Concealed Carry on International Vessel in U.S. Waterway

Can a U.S. Citizen working in the maritime industry with a legal concealed carry license carry a firearm on board an international ship that is traveling in a United States Waterway? For example, a Great Lakes pilot conceal carrying on an international vessel that is traveling from Green Bay to Chicago.

Assuming that the pilot has a concealed carry license for the state/states they are operating in; Assuming the vessel stays within U.S. jurisdiction and doesn’t cross into Canada.

If the answer is no, what is the punishment? Who enforces the law, the U.S. or the Vessel’s Flag Nation? Can an international vessel legally detain a U.S. Citizen?

Oo boy that sounds like a bad idea. What reason would you have for needing to concealed carry anyway?

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You need to ask the Flag of the vessel for carrying a fire arm, and they can issue a dispensation to that vessel. You are on foreign territory once you step on that vessel.

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Exactly. I can understand wanting a rifle if you are going in heavy pirate areas but cannot think of an instance where one would need a small handgun concealed.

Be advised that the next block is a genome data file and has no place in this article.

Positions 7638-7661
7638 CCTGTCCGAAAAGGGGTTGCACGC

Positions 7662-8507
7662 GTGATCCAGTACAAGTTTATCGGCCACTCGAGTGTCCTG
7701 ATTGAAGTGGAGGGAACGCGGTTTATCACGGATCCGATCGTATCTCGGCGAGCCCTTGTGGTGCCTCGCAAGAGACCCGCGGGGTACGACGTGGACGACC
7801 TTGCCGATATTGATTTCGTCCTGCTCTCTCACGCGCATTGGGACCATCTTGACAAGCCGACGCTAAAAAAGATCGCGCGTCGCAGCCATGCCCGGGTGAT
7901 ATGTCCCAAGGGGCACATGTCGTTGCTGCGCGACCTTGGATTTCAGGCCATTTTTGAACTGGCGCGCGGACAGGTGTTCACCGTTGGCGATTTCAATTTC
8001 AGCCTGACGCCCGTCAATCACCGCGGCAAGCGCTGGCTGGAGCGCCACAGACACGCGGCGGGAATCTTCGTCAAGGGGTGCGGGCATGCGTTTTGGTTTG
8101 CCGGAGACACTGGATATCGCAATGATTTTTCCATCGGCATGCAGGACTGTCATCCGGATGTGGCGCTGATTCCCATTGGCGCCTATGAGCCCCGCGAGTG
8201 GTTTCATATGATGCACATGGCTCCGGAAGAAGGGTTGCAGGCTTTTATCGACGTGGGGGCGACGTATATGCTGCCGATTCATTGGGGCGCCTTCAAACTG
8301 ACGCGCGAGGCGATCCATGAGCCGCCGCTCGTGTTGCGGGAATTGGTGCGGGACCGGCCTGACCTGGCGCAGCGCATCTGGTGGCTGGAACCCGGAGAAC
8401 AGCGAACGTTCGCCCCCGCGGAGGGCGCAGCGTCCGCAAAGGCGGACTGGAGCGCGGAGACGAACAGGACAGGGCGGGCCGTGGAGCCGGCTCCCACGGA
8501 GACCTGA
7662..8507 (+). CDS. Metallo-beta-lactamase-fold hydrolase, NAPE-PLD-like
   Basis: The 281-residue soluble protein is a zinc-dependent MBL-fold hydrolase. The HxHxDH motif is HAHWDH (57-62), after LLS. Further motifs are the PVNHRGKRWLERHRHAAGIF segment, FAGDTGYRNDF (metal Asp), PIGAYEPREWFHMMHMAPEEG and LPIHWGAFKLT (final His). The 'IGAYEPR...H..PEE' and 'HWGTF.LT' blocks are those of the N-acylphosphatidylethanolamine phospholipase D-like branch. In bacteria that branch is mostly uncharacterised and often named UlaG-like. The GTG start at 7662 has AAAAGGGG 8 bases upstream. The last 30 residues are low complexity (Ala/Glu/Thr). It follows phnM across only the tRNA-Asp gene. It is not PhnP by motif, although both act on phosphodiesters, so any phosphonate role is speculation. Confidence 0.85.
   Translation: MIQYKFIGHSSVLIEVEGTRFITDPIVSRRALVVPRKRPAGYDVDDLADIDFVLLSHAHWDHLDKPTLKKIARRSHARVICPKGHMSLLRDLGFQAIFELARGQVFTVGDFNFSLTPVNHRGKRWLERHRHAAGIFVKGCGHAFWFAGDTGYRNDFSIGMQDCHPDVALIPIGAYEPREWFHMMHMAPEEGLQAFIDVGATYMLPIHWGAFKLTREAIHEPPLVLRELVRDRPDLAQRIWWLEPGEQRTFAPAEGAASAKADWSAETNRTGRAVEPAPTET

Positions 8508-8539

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Because ‘Merca… :roll_eyes:

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I’m all for ‘Merica and CCW. I am one myself. I cannot however, for the life of me, figure out why a pilot would want to carry one.

It’s one thing to have to ask the flag for permission. It’s another to either A) get permission from the ship, or B) hide it from the ship and what happens when somebody notices.

Get dual citizenship. Until then, keep the ammunition separate from the… unit.

The ship can’t approve, they need Flag approval. That is standard in all Maritime Shipping Acts for Flag States. They have to issue for that vessel, an armed guard certificate or dispensation. This isn’t the wild west, there are rules. Follow them.